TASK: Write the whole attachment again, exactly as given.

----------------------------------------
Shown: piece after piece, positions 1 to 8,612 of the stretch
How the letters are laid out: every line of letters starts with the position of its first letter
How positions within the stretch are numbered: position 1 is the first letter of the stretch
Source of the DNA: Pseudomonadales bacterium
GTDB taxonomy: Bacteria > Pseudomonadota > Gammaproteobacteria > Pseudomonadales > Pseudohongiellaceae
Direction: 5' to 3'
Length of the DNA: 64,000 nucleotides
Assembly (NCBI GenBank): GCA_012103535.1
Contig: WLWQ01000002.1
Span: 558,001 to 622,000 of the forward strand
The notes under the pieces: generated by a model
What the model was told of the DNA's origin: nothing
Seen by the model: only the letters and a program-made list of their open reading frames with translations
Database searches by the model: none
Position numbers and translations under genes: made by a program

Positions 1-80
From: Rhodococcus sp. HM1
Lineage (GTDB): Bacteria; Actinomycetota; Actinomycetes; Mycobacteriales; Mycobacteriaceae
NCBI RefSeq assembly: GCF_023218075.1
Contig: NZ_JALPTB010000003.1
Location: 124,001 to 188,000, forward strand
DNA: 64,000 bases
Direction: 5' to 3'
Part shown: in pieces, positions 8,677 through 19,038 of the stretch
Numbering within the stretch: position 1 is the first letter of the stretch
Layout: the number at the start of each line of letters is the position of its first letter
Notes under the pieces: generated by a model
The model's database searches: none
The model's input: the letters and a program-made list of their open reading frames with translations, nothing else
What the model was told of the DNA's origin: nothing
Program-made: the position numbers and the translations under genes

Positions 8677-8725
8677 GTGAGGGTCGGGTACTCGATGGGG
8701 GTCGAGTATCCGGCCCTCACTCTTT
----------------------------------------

Shown: piece after piece, positions 1 to 8,612 of the stretch
How the letters are laid out: every line of letters starts with the position of its first letter
How positions within the stretch are numbered: position 1 is the first letter of the stretch
Source of the DNA: Pseudomonadales bacterium
GTDB taxonomy: Bacteria > Pseudomonadota > Gammaproteobacteria > Pseudomonadales > Pseudohongiellaceae
Direction: 5' to 3'
Length of the DNA: 64,000 nucleotides
Assembly (NCBI GenBank): GCA_012103535.1
Contig: WLWQ01000002.1
Span: 558,001 to 622,000 of the forward strand
The notes under the pieces: generated by a model
What the model was told of the DNA's origin: nothing
Seen by the model: only the letters and a program-made list of their open reading frames with translations
Database searches by the model: none
Position numbers and translations under genes: made by a program

Positions 1-80
From: Rhodococcus sp. HM1
Lineage (GTDB): Bacteria; Actinomycetota; Actinomycetes; Mycobacteriales; Mycobacteriaceae
NCBI RefSeq assembly: GCF_023218075.1
Contig: NZ_JALPTB010000003.1
Location: 124,001 to 188,000, forward strand
DNA: 64,000 bases
Direction: 5' to 3'
Part shown: in pieces, positions 8,677 through 19,038 of the stretch
Numbering within the stretch: position 1 is the first letter of the stretch
Layout: the number at the start of each line of letters is the position of its first letter
Notes under the pieces: generated by a model
The model's database searches: none
The model's input: the letters and a program-made list of their open reading frames with translations, nothing else
What the model was told of the DNA's origin: nothing
Program-made: the position numbers and the translations under genes

Positions 8677-8725
8677 GTGAGGGTCGGGTACTCGATGGGG
8701 GTCGAGTATCCGGCCCTCACTCTTT